Thursday, October 21, 2004


Most people do not know how to be successfully poor. If you are a failure at being poor, you are miserable. You moan and groan and constantly wish for more money. . You rail against fate and beat your breast and lament your bitter circumstances.

The truth is, to be successfully poor, you must act rich. Remember, rich people usually always act as though they are poor. They are frequently downright niggardly, buying vegetables that are bruised, and picking up clothing at second-hand sales. Actually, this is how they got rich in the first place. If you had always acted poor, you would probably be rich, too, but that's a different story. Chances are, you were squandering your pitiful supply of money while the millionaire was turning off the unused lights in his house and turning the temperature down two or threedegrees.

So, the first rule is, you must walk around pretending you are rich. Hang onto each penny as though spending it is a matter of life or death. And learn to be a good actor. Don't call your pathetic dinner "Hamburger and Noodles". Give it a French name. Oeuffs de la Creme. Anything. Hardly anyone besides John Kerry speaks French any more, so be creative.

Now, gain a reputation as a grunge. Sure, you're stuck with your ragged clothing, but act as though you selected them purposely. Toss a scarf around your neck. Slap on a hat. Look and act eccentric. Millionaires are almost always eccentric. Only the non-privileged look normal and conform to certain fashion standards, so you must haunt those Garage Sales. They will help you become successfully poor.

As for your home, just declare that everything is antique. You know and I know that many antiques look just like someone's household discards, so pour it on. Call the ragged couch a remnant from Aunt Fanny's Victorian Era which she bequeathed to you when she died on the Riviera in a boating accident while enmeshed in an affair with Ernest Hemingway. You can toss in a few Hemingway stories. Call him "Papa" and talk about the fishing trip you and he enjoyed off the coast of Cuba. Tell similar stories about other possessions, up to and including the old toaster that you just know would "bring a couple of million at an antique auction, but I hang on to it for sentimental reasons".

Your car is your biggest problem. Millionaires, while niggardly about electricity and room temperatures, usually drive large, expensive cars. So, to be successfully poor, you must select just the right, broken down, battered, used vehicle. Buy an old Cadillac and claim it is a relic from your younger years that you just can't part with. "Daddy gave it to me, the old dear, when I first went to Yale. Oh, the frat boys and I had really memorable times in that car. I'd cut off my arm before I would sell it!"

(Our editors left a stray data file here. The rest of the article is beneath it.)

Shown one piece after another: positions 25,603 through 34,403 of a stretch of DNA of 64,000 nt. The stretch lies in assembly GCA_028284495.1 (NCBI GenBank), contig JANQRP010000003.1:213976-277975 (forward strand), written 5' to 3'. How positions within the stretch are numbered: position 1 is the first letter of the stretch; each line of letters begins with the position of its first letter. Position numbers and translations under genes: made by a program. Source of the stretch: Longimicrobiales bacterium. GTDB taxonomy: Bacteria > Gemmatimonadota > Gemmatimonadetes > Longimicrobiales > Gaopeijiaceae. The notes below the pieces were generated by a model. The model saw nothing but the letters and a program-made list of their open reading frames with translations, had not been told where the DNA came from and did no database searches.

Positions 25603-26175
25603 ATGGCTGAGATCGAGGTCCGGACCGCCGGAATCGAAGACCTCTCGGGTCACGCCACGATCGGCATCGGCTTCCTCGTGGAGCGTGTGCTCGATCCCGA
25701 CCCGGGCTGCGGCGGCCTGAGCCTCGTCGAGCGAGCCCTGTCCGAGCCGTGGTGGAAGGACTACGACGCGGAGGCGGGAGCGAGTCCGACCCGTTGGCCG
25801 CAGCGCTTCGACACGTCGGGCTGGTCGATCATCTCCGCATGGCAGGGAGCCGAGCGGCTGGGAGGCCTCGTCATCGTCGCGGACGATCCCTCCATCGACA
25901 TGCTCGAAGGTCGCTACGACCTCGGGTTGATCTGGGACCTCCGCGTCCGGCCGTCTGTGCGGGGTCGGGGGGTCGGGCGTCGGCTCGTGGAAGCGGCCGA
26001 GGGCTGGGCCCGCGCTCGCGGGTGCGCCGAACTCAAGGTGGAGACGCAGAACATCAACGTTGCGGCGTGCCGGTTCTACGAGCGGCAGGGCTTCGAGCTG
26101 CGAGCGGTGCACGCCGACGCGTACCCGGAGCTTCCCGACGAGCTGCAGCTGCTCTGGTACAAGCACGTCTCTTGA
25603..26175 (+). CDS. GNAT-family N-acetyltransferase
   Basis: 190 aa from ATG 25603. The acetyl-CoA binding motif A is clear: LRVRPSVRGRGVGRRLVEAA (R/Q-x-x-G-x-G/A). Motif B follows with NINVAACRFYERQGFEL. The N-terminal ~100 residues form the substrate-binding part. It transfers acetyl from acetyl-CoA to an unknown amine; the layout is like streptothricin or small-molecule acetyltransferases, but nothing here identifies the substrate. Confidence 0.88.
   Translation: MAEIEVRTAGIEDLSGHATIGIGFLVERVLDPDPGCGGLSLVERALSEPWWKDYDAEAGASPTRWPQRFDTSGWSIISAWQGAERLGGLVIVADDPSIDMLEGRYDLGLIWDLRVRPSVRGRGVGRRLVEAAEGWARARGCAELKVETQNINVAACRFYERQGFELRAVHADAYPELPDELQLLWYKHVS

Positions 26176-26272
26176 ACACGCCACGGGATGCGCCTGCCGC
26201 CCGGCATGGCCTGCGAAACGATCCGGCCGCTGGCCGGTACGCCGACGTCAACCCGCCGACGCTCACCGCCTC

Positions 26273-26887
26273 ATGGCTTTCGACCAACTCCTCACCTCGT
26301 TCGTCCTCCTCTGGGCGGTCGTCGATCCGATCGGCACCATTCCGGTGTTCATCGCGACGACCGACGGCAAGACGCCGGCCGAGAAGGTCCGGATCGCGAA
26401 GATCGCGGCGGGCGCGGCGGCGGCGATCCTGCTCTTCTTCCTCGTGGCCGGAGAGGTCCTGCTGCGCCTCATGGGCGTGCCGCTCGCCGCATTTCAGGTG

Now we have to talk about jobs. Never admit to any potential employer that you are poor. Most employers only hire successful people. In fact, they prefer to hire employed people. It gives them a thrill to think they are hiring someone away from another employer. So, not only must you pretend you are wealthy, but you must be gainfully employed. Perhaps you can invent the name of a law firm. "I'm a clerk at Piddley, Piddley, Pointer and Piddley, but the case load is just too much for me."...or something along those lines. Be creative. Give them the telephone number of a friend who will of course answer the phone in stentorian tones..."Piddley, Piddley, Pointer and Piddley, may I ask whose calling please? Mr. Piddley. He's out of town today with the secretary. This is Mr. Pointer. Yes, yes, he works for me. Excellent man. Good worker. Steady. Couldn't make it without him."...

Now that we've gotten you a job, you have qualified for being successfully poor. However, if you have a job, you may not be poor too much longer. So, now, we have to go into the problems of climbing from the depths of utter poverty to the frantic Middle Class. Under no circumstances can you use the tactics of being successfully poor to enter the magic portals of Middle Classdom. This requires a completely different outlook on life and can be pursued in my lecture, How to Be Miserably Average.